Issues to consider when developing mandatory reporting legislation and policy to improve discovery of child abuse
Davies, Emma, Mathews, Benjamin P., & Read, John (2014) Issues to consider when developing mandatory reporting legislation and policy to improve discovery of child abuse. Institute of Advanced Legal Studies Student Law Review, 2(1), pp. 9-28.
In the United Kingdom, recent investigations into child sexual abuse occurring within schools, the Catholic Church and the British Broadcasting Corporation, have intensified debate on ways to improve the discovery of child sexual abuse, and child maltreatment generally. One approach adopted in other jurisdictions to better identify cases of severe child maltreatment is the introduction of some form of legislative mandatory reporting to require designated persons to report known and suspected cases. The debate in England has raised the prospect of whether adopting a strategy of some kind of mandatory reporting law is advisable. The purpose of this article is to add to this debate by identifying fundamental principles, issues and complexities underpinning policy and even legislative developments in the interests of children and society. The article will first highlight the data on the hidden nature of child maltreatment and the background to the debate. Secondly, it will identify some significant gaps in knowledge that need to be filled. Thirdly, the article will summarise the barriers to reporting abuse and neglect. Fourthly, we will identify a range of options for, and clarify the dilemmas in developing, legislative mandatory reporting, addressing two key issues: who should be mandated to report, and what types of child maltreatment should they be required to report? Finally, we draw attention to some inherently different goals and competing interests, both between and within the various institutions involved in the safeguarding of children and the criminal prosecution of some offenders. Based on this analysis we offer some concluding observations that we hope contribute to informed and careful debate about mandatory reporting.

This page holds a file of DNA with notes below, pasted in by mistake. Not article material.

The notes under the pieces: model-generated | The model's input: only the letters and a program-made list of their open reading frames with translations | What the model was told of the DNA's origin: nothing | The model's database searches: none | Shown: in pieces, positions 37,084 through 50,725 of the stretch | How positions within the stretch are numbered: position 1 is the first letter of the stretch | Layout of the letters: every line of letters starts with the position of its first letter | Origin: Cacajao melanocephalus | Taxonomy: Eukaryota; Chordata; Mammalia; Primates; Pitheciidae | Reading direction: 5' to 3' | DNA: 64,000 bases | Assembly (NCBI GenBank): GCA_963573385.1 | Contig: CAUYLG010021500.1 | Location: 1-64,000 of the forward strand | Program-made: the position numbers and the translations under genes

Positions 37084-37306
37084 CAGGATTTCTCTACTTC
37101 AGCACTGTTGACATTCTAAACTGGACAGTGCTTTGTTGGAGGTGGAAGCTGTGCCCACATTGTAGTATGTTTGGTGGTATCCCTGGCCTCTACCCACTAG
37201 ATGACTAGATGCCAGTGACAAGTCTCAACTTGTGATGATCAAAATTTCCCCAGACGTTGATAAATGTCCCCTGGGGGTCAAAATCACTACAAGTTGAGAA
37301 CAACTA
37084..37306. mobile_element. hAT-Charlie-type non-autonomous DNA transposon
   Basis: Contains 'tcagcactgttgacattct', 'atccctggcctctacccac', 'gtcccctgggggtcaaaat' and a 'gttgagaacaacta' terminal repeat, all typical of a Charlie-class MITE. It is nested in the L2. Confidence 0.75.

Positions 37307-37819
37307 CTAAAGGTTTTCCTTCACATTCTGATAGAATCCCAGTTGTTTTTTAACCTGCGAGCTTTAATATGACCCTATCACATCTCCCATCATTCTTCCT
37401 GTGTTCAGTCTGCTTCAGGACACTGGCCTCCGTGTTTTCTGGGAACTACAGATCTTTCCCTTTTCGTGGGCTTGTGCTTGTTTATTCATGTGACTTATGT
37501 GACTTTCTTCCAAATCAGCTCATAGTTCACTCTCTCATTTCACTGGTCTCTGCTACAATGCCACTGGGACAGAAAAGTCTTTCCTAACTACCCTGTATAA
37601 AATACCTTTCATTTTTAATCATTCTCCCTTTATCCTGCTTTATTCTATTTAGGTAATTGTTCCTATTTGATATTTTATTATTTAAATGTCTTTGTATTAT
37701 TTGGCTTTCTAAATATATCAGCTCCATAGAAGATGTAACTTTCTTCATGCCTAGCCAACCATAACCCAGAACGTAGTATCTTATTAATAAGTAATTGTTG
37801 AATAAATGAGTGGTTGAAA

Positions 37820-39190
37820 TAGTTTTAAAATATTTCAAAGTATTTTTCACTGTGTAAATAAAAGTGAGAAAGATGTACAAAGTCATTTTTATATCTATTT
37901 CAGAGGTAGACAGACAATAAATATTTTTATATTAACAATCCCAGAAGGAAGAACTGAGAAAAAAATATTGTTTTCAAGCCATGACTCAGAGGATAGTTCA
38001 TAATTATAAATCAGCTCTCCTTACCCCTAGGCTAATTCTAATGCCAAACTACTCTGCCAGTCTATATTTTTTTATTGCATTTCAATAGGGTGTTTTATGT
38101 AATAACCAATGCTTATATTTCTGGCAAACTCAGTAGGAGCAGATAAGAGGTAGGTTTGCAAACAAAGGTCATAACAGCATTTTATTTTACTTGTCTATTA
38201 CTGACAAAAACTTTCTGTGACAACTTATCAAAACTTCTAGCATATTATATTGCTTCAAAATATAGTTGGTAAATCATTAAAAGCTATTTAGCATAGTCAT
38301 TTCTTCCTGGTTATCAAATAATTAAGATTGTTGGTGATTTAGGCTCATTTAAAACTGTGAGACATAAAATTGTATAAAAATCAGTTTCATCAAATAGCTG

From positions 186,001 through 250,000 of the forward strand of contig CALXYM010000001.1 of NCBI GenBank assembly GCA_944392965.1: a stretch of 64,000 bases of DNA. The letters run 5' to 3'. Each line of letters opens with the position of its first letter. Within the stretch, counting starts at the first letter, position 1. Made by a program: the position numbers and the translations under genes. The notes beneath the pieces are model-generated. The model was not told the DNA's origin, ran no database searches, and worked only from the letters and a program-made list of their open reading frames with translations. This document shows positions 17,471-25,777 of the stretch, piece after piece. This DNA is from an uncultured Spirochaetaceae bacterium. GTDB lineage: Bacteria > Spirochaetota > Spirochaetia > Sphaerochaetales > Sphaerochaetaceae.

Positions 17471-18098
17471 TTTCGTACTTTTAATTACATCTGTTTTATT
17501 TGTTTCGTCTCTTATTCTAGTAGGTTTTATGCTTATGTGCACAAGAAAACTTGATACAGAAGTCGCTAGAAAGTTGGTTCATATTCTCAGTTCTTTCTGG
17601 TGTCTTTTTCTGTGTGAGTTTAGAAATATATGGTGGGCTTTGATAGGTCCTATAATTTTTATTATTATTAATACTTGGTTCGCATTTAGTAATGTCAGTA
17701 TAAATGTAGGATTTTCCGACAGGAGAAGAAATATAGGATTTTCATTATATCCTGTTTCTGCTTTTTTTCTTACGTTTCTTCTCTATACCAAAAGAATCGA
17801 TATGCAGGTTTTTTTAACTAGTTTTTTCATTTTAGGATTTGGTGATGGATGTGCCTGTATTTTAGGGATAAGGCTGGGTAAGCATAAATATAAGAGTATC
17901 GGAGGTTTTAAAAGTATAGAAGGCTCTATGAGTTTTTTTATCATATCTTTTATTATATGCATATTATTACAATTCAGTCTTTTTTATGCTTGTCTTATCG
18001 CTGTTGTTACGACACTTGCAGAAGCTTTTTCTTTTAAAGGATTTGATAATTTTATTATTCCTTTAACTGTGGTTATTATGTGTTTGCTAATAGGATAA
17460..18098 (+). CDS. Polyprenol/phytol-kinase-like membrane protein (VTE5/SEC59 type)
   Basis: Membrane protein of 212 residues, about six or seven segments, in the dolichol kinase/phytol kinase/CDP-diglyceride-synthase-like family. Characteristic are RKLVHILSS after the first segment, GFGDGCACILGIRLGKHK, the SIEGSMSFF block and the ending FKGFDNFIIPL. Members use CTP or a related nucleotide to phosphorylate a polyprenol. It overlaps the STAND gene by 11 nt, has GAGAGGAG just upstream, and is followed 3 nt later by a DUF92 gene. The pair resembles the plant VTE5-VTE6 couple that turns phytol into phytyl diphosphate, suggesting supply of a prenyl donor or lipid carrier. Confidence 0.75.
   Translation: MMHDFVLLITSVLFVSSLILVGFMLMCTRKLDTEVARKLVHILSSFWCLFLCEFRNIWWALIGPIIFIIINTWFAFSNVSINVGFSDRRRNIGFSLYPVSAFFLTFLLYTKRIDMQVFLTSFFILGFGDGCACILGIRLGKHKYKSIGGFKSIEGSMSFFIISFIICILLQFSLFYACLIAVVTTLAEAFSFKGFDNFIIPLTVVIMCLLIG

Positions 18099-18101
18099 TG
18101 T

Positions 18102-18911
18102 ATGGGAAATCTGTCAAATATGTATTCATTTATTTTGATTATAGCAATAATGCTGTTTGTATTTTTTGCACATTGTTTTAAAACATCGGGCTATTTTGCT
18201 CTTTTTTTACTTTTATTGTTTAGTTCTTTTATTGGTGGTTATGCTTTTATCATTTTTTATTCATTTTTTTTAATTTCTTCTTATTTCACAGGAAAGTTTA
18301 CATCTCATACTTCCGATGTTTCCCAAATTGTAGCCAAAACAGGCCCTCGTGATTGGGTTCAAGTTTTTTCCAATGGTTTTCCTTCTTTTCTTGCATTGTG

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|Item Type:||Journal Article|
|Keywords:||Child abuse and neglect, Mandatory reporting laws, United Kingdom, law, policy|
|Subjects:||Australian and New Zealand Standard Research Classification > LAW AND LEGAL STUDIES (180000) > LAW (180100) > Access to Justice (180102)
Australian and New Zealand Standard Research Classification > LAW AND LEGAL STUDIES (180000) > LAW (180100) > Family Law (180113)
|Divisions:||Current > QUT Faculties and Divisions > Faculty of Law
Current > Research Centres > Australian Centre for Health Law Research
Current > Schools > School of Law
|Copyright Owner:||Copyright 2014 The Author(s)|
|Copyright Statement:||This work is licensed under a Creative Commons Attribution-NonCommercial-NoDerivs 3.0 Unported License|
|Deposited On:||16 Mar 2015 22:23|
|Last Modified:||17 Mar 2015 21:12|
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